B.C. tour guides on the frontline of Whistler tourism 

'First impressions are an important thing'

click to enlarge PHOTO BY BRADEN DUPUIS - magic tour bus Tour guides like Jeff Veniot are often the first point of contact for visitors to Whistler.
  • Photo by Braden Dupuis
  • magic tour bus Tour guides like Jeff Veniot are often the first point of contact for visitors to Whistler.

Did you know that Vancouver City Hall is featured prominently in the television series The Flash?

Or that Donald Trump is little more than a glorified consultant for some of his famous Trump towers across the world?

Did you know Vancouver General Hospital is the second largest in Canada?

Or that Whistler got its start in the 1960s when some Vancouver businessmen had a vision of hosting the Winter Olympics?

Jeff Veniot knows all of these things.

Not only does he know them, but as a member of the Canadian Tour Guide Association of British Columbia he relays them with humour and poise while driving visitors to the province up and down the Sea to Sky.

"Being a tour guide you have to be kind of a jack of all trades," Veniot said.

"You have to be knowledgeable about flora, fauna, history, weather, population, all kinds of stuff that tourists routinely ask you."

On the route from the Vancouver airport to Whistler, Veniot is a mobile encyclopedia.

His knowledge is on display from the moment his bus leaves the airport, each new insight spurred on by the buildings and intersections that pass outside his driver's window.

He's not following a script, he says. It's all off the top of his head.

As the first point of contact for visitors to Whistler, it's hard to find a better first impression.

"My favourite is to get the groups coming up, because they're more eager to listen and learn and, wow, they've go this whole trip ahead of them," Veniot said.

"First impressions are an important thing."

In an industry as customer-service heavy as tourism, that may be an understatement. A visitor's first impression plays a very big part in setting the tone for the rest of their trip, and their perception of Whistler as a whole.

But pleasing the customer is something in which Veniot has decades of experience.

"I've been in customer service since my first job, when I was a newspaper delivery boy with the Vancouver Sun," he said.

"Over time you just pick up different things, and sometimes you learn different things from listening to the news or reading the newspaper."

A self-professed "news junkie," it seems there is little about the Lower Mainland of B.C. that Veniot doesn't know.

So is it possible that he's ever stumped by the questions of visitors?

"There's always the odd thing that someone will say that you're not 100 per cent sure," he said.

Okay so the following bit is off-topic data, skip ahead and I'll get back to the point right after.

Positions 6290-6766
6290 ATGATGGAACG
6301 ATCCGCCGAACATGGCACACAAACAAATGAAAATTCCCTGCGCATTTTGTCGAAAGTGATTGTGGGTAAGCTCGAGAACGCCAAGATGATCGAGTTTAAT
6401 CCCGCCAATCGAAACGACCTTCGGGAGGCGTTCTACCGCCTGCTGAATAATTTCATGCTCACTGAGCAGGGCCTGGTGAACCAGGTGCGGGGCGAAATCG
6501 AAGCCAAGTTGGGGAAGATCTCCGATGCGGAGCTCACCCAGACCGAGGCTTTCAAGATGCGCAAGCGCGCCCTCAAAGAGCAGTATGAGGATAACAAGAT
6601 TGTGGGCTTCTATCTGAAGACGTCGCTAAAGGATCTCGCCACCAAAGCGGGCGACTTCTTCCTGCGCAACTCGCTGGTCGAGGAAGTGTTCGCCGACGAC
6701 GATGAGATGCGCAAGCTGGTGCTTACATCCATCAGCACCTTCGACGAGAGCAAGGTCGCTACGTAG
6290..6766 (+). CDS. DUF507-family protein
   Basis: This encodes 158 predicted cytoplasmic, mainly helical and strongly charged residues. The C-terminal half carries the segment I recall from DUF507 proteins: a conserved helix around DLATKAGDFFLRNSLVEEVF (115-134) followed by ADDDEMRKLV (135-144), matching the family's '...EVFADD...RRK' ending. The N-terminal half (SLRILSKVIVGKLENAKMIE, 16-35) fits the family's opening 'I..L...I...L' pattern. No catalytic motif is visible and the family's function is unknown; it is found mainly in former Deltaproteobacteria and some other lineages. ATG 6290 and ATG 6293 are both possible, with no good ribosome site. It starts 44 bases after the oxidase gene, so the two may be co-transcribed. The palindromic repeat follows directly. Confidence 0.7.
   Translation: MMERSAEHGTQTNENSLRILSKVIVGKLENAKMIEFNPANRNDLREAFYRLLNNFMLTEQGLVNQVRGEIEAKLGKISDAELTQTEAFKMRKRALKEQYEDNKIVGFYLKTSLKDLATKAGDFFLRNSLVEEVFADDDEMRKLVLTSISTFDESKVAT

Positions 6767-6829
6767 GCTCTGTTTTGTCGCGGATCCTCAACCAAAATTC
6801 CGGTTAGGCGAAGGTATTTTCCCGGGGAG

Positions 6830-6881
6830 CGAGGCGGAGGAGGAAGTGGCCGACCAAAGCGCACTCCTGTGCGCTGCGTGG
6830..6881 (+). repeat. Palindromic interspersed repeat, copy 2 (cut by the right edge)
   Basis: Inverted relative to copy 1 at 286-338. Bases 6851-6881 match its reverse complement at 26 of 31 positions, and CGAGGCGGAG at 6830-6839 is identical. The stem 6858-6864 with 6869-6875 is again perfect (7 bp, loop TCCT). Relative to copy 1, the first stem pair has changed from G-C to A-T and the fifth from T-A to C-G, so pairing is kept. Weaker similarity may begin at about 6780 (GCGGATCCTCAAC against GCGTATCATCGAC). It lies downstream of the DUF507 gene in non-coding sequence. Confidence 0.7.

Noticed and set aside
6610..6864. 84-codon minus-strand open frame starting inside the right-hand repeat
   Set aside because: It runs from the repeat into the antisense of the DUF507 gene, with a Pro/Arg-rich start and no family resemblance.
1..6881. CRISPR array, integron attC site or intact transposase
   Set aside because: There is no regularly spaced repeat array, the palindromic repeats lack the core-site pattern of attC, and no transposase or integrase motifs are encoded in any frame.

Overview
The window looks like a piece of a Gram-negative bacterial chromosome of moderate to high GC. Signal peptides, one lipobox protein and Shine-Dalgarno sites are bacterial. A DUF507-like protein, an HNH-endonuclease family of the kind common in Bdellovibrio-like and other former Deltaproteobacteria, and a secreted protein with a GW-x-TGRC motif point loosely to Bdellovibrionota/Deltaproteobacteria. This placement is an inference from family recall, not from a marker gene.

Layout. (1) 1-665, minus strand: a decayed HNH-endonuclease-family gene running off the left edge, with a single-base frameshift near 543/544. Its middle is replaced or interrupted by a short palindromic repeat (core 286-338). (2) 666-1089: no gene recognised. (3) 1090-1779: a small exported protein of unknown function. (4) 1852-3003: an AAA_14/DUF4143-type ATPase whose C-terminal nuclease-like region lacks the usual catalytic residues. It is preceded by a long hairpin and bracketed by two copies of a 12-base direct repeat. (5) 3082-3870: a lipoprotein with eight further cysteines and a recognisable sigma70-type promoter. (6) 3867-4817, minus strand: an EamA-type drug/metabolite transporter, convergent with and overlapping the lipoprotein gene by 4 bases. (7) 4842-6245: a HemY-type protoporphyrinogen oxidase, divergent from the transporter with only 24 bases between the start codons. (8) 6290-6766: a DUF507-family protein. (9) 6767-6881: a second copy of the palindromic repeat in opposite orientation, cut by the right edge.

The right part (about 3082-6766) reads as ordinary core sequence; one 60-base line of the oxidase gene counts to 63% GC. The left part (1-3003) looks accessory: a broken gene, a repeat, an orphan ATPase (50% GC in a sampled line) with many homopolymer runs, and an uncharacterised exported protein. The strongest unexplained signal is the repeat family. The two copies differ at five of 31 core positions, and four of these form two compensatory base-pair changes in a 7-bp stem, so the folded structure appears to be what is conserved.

"But the funny thing today is you can just turn your head and speak into the mic and say 'yeah, does anyone want to Google that for me?'" he added with a laugh.

People like Veniot are a source of pride for the resort, said Jack Crompton, Resort Municipality of Whistler councillor and director of Ridebooker.com, which operates the Whistler Shuttle.

"That's probably one of the things that we're proudest about at the Whistler Shuttle, is the people that drive the vehicles," Crompton said.

"And it's why I personally got involved with transportation, is that I see it as a real important link in the resort experience."

Though Veniot isn't employed directly by Ridebooker or the Whistler Shuttle, drivers like him leave a good impression on visitors, Crompton said.

"People comment on the scenery as they come up or down on a beautiful day, but primarily they comment on drivers being able to give them some insight on where they are, which mountains are which and what's good to do when they get into town," he said.

Having someone with that local insight show you around is definitely handy, Veniot said.

"There are some things you just can't get anywhere else unless somebody tells you it," he said.

According to Tourism Whistler, the resort attracts about two million visitors annually.

The Whistler Shuttle carries about 14,000 people a month, Crompton said.

Watching Veniot in action, it's clear that he takes a lot of pride not only in what he does, but in the province he calls home as well.

"Generally people appreciate it and they'll make really nice comments," he said.

"We hope that if you can't come back at some point in the future, then send your friends and family to see us here in beautiful B.C."

For more on B.C.'s tour guides, visit www.ctgaofbc.com.



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